There is a global health epidemic of obesity related health problems. Scientists have recently discovered that those with diabetes and obesity have completely different gut bacteria than those who do not have these health conditions.
Researchers at Joslin Diabetes Centers and at Harvard Medical School have found that strains of mice prone to obesity, stopped gaining weight simply by sharing living space with normal weight mice and more importantly, their gut microbes changed. These scientists have begun to identify the bacterial strains that play a part in this remarkable change in the ability to develop (or not develop) diabetes and obesity.
Genetics also plays a role and the researchers are using DNA sequencing to try and find out which bacterial strains are connected to which disorders and if there is a genetic “susceptibility” allowing certain strains to thrive which in turn might allow for say, weight gain. So, these investigators are in the early phases of pinpointing certain strains that correlate very strongly with conditions such as obesity and high blood glucose levels, suggesting that these strains help to cause those conditions.
As usual, more research is needed but in the words of lead scientist Dr Kahn: “Our hope is that if we can identify causal bacteria in these animal models, then we can look in humans for bacteria that serve the same kinds of function,” … “The goal ultimately would be to get a cocktail of purified microbes that is optimized for treatment of humans with obesity or diabetes–kind of a designer probiotic.”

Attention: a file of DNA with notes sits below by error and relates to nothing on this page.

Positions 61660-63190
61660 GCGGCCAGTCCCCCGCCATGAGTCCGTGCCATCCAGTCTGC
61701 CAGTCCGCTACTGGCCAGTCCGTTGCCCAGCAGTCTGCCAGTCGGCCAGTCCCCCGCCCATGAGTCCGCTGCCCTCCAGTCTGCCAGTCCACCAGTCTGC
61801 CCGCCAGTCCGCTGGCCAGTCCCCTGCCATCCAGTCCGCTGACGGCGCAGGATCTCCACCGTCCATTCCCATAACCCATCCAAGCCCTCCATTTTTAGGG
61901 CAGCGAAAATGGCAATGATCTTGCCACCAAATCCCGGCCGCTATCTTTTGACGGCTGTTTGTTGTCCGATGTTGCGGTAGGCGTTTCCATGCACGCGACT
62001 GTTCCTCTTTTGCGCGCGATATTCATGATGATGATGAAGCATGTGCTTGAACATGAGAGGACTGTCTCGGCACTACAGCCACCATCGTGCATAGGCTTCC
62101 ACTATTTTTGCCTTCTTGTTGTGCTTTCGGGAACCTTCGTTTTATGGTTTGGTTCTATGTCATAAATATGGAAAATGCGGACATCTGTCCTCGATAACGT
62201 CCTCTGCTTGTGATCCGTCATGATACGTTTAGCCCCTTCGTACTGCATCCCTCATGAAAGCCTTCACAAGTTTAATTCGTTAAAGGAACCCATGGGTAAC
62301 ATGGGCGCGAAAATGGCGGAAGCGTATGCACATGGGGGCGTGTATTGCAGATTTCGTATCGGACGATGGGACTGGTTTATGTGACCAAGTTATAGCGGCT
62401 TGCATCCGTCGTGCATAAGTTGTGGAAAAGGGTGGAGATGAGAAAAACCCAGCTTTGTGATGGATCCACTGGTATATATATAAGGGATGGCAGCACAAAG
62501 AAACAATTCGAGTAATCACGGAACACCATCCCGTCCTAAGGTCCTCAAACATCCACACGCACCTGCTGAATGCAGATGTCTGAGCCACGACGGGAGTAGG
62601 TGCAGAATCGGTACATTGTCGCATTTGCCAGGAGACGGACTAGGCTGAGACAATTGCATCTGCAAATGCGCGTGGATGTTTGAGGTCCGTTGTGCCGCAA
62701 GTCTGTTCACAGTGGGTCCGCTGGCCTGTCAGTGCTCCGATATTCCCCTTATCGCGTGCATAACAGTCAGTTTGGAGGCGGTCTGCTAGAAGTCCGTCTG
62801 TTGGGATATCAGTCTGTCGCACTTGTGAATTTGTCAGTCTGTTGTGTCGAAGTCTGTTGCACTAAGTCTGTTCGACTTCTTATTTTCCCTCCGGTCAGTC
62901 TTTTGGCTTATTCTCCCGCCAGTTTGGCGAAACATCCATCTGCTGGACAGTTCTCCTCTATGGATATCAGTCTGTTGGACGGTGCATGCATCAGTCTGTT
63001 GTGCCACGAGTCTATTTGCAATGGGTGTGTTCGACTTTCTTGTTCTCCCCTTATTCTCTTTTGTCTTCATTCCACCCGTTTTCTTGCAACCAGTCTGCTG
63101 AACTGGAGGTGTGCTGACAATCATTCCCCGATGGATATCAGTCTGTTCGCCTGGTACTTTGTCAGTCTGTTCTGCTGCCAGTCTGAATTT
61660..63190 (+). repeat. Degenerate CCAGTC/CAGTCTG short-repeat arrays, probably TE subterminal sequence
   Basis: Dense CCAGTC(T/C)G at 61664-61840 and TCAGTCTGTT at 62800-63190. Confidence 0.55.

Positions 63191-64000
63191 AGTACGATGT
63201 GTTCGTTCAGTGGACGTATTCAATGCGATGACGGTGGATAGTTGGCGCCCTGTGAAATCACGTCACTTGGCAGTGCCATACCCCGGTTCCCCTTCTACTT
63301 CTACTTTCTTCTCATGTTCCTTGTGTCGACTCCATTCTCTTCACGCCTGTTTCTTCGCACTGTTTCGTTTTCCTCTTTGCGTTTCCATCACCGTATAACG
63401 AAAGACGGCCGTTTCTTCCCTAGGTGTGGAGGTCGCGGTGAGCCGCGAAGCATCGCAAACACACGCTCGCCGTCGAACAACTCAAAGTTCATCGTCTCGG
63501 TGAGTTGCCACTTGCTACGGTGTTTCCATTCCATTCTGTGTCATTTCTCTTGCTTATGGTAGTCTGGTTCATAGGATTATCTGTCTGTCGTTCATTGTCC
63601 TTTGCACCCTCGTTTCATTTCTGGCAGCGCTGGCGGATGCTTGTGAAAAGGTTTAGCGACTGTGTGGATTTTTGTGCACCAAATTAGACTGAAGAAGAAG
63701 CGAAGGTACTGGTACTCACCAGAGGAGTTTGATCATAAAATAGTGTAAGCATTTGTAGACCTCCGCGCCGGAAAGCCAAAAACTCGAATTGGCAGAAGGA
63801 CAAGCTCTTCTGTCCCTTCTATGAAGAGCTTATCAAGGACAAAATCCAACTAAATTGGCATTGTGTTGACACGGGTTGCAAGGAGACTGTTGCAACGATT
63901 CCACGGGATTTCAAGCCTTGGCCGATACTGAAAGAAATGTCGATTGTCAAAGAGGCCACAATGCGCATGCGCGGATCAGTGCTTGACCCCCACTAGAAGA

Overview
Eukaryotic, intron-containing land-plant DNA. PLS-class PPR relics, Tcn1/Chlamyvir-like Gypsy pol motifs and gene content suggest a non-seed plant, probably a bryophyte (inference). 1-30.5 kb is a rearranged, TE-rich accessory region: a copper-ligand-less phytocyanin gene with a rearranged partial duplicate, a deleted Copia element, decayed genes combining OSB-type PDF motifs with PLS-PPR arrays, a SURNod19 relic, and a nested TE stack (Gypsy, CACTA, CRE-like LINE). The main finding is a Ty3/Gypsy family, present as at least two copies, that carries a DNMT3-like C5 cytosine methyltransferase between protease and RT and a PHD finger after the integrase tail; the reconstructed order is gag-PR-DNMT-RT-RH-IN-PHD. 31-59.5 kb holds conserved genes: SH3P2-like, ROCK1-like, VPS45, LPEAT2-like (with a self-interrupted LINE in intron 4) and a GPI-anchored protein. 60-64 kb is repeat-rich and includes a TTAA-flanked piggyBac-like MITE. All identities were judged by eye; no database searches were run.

ScienceDaily: Genetic factors drive roles of gut bacteria in diabetes, obesity: Study examines how bacterial, mammalian genomics interact to boost insulin resistance, other metabolic disorders.” ScienceDaily. ScienceDaily, 3 September 2015.
- Siegfried Ussar, Nicholas W. Griffin, Olivier Bezy, Shiho Fujisaka, Sara Vienberg, Samir Softic, Luxue Deng, Lynn Bry, Jeffrey I. Gordon, C. Ronald Kahn. Interactions between Gut Microbiota, Host Genetics and Diet Modulate the Predisposition to Obesity and Metabolic Syndrome. Cell Metabolism, 2015; 22 (3): 516 DOI:10.1016/j.cmet.2015.07.007
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